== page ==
WarLISTEN TO ME
At a Jan. 3, 2003, meeting of the American Historical Association in Chicago, historians from more than 40 colleges and universities across the country formed Historians Against the War, a network decrying the march to war in Iraq and expressing concern about “the needless destruction of human life, the undermining of constitutional government in the U.S., the egregious curtailment of civil liberties and human rights at home and abroad, and the obstruction of world peace for the indefinite future.”
That group recently published a 24-page pamphlet, entitled “Join Us? Testimonies of Iraq War Veterans and Their Families,” edited by Carl Mirra of the SUNY College at Old Westbury.
(The complete pamphlet is available in electronic form online — http://www.histori ansagainstwar.org/resources — and printed pamphlets can be ordered from HAW at Box 442154, Somerville, Mass., 02144.)
Below we’ve excerpted firsthand stories of three Iraq vets. More than anything you’ll see on cable news, or any spinning you’ll hear on talk radio, or any of the administration’s wishful prognostications, these accounts display the reality of what we are doing in Iraq.
Harmon served as a combat medic in the U.S. Army 4th Infantry Division and was deployed to Iraq in April 2003. He lives in Brooklyn, New York, and is a college student studying respiratory therapy.
… I remember my first taste of combat. I was driving in a Humvee smoking a cigarette and all of a sudden I heard machine gun fire, small-arms fire and RPGs [rocket-propelled grenades] exploding around us. We returned fire. Another day we were doing vehicle checks and my sergeant and I were enjoying an MRE [meal ready to eat]. We didn’t get to eat all that much. We were limited to one MRE and two bottles of water a day. The scout Humvee was fired on and it had a Javelin [portable anti-tank weapon] inside, so it exploded. I remember one guy who was literally split open. It was crazy. It was surreal. After such scenes, I would smoke five cigarettes in a row. It felt like I was watching a movie; it was pretty scary and sick. I saw shot children and dead children as well as dead soldiers.
… Soldiers who return from war are starting to question it. … You can say “support the troops” all you want, and put yellow ribbons on your gas-guzzling SUV to feel better about yourself. I say let’s wake up. The Bush regime is wrong.
People have accused me of being a traitor for saying these things. I am not a traitor. I was a soldier who served in Iraq and I say immediate withdrawal is the way to support the troops.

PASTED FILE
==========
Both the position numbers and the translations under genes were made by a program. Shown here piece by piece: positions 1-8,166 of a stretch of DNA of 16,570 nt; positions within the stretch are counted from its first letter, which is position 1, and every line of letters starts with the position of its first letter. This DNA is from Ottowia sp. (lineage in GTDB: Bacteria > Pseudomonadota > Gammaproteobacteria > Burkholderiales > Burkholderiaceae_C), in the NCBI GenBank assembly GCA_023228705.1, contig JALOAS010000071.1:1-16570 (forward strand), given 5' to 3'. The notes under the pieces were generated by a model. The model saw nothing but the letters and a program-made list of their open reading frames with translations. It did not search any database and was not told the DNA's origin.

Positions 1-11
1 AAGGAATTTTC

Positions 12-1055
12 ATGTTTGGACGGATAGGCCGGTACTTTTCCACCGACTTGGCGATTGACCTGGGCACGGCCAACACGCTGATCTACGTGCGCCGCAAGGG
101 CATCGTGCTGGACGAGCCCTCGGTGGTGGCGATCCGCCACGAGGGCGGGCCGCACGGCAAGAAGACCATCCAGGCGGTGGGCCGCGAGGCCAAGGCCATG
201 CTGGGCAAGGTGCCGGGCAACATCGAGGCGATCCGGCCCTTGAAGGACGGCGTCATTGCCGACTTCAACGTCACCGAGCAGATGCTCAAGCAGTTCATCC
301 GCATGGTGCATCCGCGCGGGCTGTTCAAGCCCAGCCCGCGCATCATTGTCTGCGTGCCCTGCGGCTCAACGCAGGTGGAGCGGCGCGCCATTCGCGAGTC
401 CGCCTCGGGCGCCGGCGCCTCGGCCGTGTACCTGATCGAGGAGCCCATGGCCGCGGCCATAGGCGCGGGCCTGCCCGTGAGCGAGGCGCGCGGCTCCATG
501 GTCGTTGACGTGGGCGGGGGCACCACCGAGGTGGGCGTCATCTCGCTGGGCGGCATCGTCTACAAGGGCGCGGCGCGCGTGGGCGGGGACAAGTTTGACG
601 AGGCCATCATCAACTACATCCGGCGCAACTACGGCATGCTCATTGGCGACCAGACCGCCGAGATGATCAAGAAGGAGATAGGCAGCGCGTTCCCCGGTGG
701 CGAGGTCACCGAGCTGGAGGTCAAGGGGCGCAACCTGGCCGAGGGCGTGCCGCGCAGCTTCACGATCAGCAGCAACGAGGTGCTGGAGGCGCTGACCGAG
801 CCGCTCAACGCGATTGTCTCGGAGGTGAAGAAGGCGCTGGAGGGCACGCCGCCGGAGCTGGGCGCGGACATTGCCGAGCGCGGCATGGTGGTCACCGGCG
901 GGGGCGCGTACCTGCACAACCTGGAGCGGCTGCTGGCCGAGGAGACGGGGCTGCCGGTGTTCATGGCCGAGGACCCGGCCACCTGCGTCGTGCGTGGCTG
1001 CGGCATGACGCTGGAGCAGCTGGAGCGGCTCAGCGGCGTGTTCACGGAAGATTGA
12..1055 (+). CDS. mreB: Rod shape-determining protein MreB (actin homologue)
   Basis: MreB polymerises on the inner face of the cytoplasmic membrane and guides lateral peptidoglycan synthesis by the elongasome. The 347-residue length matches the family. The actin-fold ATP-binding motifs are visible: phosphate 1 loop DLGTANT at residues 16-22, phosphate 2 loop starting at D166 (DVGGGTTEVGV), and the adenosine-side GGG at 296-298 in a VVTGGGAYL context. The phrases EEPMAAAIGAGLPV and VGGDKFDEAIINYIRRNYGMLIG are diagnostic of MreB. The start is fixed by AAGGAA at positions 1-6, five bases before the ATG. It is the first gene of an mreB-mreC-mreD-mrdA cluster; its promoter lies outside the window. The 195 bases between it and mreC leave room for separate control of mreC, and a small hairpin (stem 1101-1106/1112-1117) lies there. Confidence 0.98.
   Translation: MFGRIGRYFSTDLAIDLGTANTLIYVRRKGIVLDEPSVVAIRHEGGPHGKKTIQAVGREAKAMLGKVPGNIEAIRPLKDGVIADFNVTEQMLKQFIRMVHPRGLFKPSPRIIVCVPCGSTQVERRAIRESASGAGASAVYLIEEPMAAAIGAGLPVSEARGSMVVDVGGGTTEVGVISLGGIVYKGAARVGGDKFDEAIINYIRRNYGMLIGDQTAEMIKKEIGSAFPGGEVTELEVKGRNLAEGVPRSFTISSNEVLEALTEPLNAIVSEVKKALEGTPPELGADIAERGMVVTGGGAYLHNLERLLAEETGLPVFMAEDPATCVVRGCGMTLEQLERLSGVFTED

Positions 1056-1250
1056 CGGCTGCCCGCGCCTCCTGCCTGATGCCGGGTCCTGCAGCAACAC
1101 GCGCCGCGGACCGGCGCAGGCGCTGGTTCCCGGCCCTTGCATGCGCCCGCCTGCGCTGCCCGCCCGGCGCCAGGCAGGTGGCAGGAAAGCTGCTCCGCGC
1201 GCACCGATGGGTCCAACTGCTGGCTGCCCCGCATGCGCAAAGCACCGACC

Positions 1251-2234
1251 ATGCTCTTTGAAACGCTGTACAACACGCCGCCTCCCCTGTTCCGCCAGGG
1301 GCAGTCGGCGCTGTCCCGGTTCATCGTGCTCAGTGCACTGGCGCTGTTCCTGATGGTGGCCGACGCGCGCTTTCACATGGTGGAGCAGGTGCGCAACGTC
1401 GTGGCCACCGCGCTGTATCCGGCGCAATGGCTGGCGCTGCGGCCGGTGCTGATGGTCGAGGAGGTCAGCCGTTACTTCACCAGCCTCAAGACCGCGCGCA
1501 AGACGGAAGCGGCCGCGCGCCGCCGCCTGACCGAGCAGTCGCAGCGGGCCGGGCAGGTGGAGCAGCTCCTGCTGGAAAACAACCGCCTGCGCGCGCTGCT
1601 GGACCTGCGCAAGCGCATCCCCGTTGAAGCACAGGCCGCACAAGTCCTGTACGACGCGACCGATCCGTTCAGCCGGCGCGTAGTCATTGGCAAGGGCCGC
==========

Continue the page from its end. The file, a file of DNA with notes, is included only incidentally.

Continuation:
When I returned home, I did not know what was wrong with me. Your body is so pumped up after being on high alert for so long; you no longer know how to relax. I didn’t shower or shave. I was diagnosed with PTSD [post-traumatic stress disorder] and took pills, which did not help. There was talk of redeployment after I just returned. I had about a year and a half left on my contract and it was made clear to me that I was going to get stop-loss [service extended beyond discharge date]. I told the military to let me out. There was a fight, they gave me a field grade Article 15 [nonjudicial punishment] and stripped my rank. I told them I will not do it anymore. They let me go. I guess they didn’t want a problem soldier infecting the ranks.
Kevin M. Benderman
Benderman served in the 4th Infantry, 1-10 Cavalry, and was deployed to Iraq from March 2003 to August 2003. In December 2004, he applied for conscientious objector status, which was subsequently denied. He refused to redeploy in January 2005 and was charged with intentionally missing movement. Kevin was sentenced to 15 months in prison. He wrote the following statement during his incarceration at the Regional Correctional Facility in Fort Lewis, Washington.
… I was deployed to Iraq as part of Operation Iraqi Freedom from March 2003 to August 2003 and it was the most unusual experience I have ever had. It is difficult to express how it really was. You feel fear, but not overwhelming fear because if you did you could not function properly. You feel fear for the people that you are there with because you know that some of them will not return home alive. You feel for the soldiers that you are responsible for. …
… When you stand at the edge of a mass-grave site and see the rotting bodies of women, children and old men, you think to yourself, “Why the hell are we still participating in war in this day and age?” I remember wild dogs at this mass grave digging into them and eating the remains. When you see a young girl standing along the road and she needs immediate medical attention for severe burns and you have to just drive away because you are at war, it leaves you feeling extremely angry at the stupidity of war. When you see the men that you serve with start behaving in ways that they do not normally do because they are trying to cope with the insanity of war themselves, you realize that there is nothing glorious about war.
Two of our mortar-platoon soldiers were injured by shrapnel because of an order from our first sergeant. I remember the executive officer getting killed because of a computer malfunction on two of the fighting vehicles. …